These different news writing exercises will help enhance your news writing in more ways then one. They will allow you to practice stories of novelty, immediacy, proximity, prominence, conflict, emotional quality, and one with an impact on an audience. The exercises are as follows:

Car Crash: It's 10:30 p.m. You're on the graveyard shift again at the Centerville Gazette and hear some chatter on the police scanner about a car crash out on Highway 32, a road that runs through a rural area of town. It sounds like a big crash so you head to the scene.

Shooting: You're on the graveyard shift at the Centerville Gazette. You phone the cops to see if anything's going on. Lt. Jane Ortlieb of the Centerville Police Department tells you there was a shooting tonight at the Fandango Bar & Grill on Wilson Street in the Grungeville section of the city.

School board meeting: You’re covering a 7 p.m. meeting of the Centerville School Board. The meeting is being held in the auditorium of Centerville High School. The board begins with discussion of ongoing cleanup at McKinley Elementary School; school had experienced water damage during heavy rains and flooding two weeks ago in the city’s Parksburg section, near the Root River.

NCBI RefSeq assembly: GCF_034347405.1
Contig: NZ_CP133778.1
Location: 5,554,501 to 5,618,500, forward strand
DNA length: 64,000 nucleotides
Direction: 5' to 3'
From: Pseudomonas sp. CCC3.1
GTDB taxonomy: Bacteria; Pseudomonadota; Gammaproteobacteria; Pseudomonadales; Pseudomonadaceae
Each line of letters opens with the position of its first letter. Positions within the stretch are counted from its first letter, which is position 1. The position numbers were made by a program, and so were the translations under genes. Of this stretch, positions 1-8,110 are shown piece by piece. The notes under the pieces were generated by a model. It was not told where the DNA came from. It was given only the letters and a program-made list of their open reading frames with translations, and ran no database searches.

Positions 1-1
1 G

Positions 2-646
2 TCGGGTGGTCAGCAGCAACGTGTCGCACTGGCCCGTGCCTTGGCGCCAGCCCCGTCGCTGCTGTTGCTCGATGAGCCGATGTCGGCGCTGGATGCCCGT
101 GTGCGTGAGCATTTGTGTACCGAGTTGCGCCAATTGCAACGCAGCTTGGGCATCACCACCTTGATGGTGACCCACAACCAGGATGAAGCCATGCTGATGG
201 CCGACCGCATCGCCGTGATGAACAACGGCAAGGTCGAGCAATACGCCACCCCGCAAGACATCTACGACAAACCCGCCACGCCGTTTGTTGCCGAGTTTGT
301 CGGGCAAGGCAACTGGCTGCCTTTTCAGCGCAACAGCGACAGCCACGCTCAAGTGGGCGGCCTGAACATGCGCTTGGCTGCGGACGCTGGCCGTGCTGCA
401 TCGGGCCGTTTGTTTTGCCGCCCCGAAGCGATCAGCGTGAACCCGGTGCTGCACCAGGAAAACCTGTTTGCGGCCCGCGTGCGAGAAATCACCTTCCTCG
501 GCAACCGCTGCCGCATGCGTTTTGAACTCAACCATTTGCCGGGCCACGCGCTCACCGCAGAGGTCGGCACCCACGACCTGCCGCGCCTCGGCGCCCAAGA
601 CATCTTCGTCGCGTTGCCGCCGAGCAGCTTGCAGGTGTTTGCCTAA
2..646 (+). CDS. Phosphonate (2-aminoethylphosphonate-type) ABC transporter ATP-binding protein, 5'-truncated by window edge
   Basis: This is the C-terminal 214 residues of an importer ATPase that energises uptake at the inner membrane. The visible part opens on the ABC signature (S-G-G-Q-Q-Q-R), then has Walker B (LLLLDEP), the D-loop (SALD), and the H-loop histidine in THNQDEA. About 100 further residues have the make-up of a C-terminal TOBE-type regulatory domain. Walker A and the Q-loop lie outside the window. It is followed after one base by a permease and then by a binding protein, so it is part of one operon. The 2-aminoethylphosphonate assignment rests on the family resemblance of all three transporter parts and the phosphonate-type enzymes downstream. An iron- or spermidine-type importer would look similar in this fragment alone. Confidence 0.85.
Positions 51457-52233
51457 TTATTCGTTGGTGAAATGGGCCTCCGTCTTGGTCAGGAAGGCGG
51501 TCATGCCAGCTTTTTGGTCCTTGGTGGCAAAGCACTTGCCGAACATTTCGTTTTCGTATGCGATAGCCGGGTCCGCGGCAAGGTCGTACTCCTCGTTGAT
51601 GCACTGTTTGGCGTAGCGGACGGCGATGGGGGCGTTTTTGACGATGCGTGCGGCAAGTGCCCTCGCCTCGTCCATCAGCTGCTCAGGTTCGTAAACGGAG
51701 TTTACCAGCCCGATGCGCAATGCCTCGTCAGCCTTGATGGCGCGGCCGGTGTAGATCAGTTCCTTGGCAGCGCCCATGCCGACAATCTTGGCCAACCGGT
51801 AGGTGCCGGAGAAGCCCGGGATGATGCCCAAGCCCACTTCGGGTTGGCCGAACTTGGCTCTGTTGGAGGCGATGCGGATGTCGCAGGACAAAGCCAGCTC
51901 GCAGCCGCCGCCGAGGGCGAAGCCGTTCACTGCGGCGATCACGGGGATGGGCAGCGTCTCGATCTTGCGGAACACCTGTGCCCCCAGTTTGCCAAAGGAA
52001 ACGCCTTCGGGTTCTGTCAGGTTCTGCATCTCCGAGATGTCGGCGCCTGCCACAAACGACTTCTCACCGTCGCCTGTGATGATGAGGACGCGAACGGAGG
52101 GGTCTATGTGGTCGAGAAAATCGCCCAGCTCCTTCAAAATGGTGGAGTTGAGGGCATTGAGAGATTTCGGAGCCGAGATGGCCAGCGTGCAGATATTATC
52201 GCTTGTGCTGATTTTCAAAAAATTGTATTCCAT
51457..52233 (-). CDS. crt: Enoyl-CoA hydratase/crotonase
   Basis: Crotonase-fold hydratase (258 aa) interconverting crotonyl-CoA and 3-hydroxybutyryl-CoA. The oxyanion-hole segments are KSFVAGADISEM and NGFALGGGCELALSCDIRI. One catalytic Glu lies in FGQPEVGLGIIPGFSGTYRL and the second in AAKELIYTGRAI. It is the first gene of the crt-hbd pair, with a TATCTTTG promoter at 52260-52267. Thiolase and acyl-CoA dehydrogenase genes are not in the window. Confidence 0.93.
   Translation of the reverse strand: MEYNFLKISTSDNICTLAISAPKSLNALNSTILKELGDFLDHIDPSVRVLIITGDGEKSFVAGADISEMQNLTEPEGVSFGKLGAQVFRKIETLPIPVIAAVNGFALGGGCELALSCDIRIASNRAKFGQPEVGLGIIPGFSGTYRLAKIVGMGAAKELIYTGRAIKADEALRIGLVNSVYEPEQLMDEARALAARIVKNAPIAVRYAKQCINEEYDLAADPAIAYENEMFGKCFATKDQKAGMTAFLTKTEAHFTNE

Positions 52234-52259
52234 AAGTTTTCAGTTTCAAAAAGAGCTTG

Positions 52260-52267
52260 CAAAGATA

These are just a few exercises that you can practice. There are many places that offer stories just like these. These are just places to start, but you can practice your journalism skills in order to one day reach their potential.

Photo credit: Josh Hallett, Flickr


Manipulation in Photojournalism

Most of us are have a passing familiarity with Kodachrome film, which only recently went out of production after 75 years of popularity. Paul Simon, in his song named for the color reversal film, sang that Kodachrome "makes you think all the world's/ a sunny day."

There are some critics who take up arms when someone calls manipulated photos "photojournalism" precisely because they agree with Simon- certain filters and lenses do alter the way we perceive the captured image.

Damon Winter' s recent photojournalism series, "A Grunt's Life," shot using the iPhone App Hipstamatic, won third place this year in the Feature Picture Story- Newspaper category of the International Pictures of the Year contest. His subjects were the young American men of the Delta Company 2nd Platoon in Afghanistan.